I have been in China for two months. Stationed in Shanghai, I will live in my temporary home, Room No. 402 of HUAYI BUILDING of East China University of Political Science and Law, for ten months on a Chinese Government Scholarship, Yes-China program. The facilities and stipend I have are appreciable. Shanghai is the economic capital of China. There is a lot to be written about Shanghai, but later. This travelogue is about a brief sojourn in Beijing.
It takes around four hours and 48 minutes to reach Beijing from Shanghai. The cost is ¥553, one way for these high-speed trains. And the duration is different even between these trains depending upon how many stops they take. Yin, Kumari, Zarli and I arrived at Beijing at one past forty eight minutes in the afternoon on Thursday, 3 November 2016. Yin and U. booked rooms online at Days Inn Forbidden City, Beijing, in our presence the day we bought the tickets. The inception of the idea of our journey began with Kartika's desire to see Beijing. U. and Kartika are happily married with two children. U. and Kartika joined us at Beijing the next day on Friday.
Days Inn Forbidden City offered three rooms for us at three prices. The one I shared with Yin was worth ¥1880 till Monday. It came around ¥470 per night. Per person it was ¥235. After dumping our luggage in the room we decided to hit the streets as the high speed train journey was comfortable, so much so that we didn't need rest. We moved around and happened to enter Wangfujing street round about dinner time. It was Yin's idea that we went there. For us after wandering about nowhere having reached Wangfujing street was like coming in contact with 'civilization'. The neon lights and hustle and bustle of the place drew our attention and soon absorbed us into it. Soon we found ourselves walking into food street tasting the food. Sometimes disappointing because of the relatively over rated price and less than palatable to the tastebuds, but sometimes relishing the savories. We pushed ourselves through the intimidating crowd in street. As we walked on either side each food item looked just made for us. We also couldn't stop the temptation to shop for discounted clothes and indulged ourselves that evening.
Next stop - The Temple of Heaven. It is a huge park. The sacrifice for good harvest was done there during the imperial era. The main monument is an outstanding world heritage site. It's different from any of the Nepali or Indian architecture. It was my first experience of witnessing such an architecture. The visit was worth it. There are other things to witness in the park, some grand, others less so, on the whole conserved properly.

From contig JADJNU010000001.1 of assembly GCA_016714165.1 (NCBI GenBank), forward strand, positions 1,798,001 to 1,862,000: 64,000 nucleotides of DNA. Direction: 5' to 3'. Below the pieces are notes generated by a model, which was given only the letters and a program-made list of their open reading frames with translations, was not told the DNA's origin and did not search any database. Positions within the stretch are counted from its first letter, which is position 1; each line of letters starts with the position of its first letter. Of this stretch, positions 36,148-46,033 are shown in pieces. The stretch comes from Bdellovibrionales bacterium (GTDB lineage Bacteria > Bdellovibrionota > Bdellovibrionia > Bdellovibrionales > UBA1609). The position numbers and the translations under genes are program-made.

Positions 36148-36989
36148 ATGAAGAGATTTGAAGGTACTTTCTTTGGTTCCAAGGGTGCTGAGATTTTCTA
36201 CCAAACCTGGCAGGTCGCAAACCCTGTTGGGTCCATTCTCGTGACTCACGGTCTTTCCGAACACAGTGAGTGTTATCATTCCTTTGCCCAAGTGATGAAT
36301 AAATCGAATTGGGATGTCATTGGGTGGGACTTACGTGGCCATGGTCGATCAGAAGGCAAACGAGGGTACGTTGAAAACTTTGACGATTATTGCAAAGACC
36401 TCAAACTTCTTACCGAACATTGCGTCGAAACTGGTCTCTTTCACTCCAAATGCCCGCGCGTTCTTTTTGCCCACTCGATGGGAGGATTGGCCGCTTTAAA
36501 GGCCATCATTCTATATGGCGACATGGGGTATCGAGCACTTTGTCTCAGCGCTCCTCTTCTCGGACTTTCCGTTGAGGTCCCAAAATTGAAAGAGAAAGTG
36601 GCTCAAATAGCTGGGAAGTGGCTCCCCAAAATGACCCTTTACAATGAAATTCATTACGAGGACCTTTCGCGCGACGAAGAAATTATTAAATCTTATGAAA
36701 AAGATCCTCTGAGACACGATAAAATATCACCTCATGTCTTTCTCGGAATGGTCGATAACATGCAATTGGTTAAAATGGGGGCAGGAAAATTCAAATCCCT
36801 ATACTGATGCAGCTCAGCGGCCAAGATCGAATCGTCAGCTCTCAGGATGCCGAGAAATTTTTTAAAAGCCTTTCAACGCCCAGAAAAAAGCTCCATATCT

One item on Kumari's bucket list was visiting the Great Wall of China. We booked ourselves with a local tour agent for ¥160 each for the transportation, lunch and tickets for Great Wall of China, with a side visit to the Ming Tomb, and a 'drive past' of the Bird's Nest and Water Cube of the Olympic Stadium from the bus. Yin bargained the amount (as per usual standard practice here in China) and got it for forty yuan cheaper than the original quoted price for each of us. Yin is our Malaysian classmate who speaks Chinese. It was on Saturday we reached The Great Wall of China. We had to pay ¥100 extra for the cable car. This came as a last minute surprise. I was happy to pay the amount to experience the ride. We had two hours to witness, trek and experience the magnificence of one of the seven wonders of the world, which is both historical and beyond belief and comprehension. Constructed on the top of hilly range with steep slopes, the trek at the Great Wall of China was worth every effort and penny spent on a personal level. Harder to comprehend however, is the cost spent, hard labor and the lives lost to build the over 20,000 kilometers long stretch of the Great Wall, for the main purpose of defending an empire. Probably it reflects what human beings can do and what they will do to defend what they believe in.
Before going to the Great Wall we stopped by the Ming Tomb where Emperors and Empresses were laid to rest after their roles on earth were over. We had Chinese style lunch and visited a jade factory cum souvenir shop. Jade is of importance in China. I was made to believe that if one has jadeite one is worth something. On our way back we were given the opportunity to taste five different varieties of tea in a government run shop. Earlier Emperors and Empresses had tea there which was off limits for ordinary citizens. The different varieties of tea did taste 'royal'.
We didn't use any vehicle on Sunday but we were on the move the whole day. Forbidden City was next in the itinerary, followed by lowering of flag ceremony in Tiananmen Square. It was a whole day affair.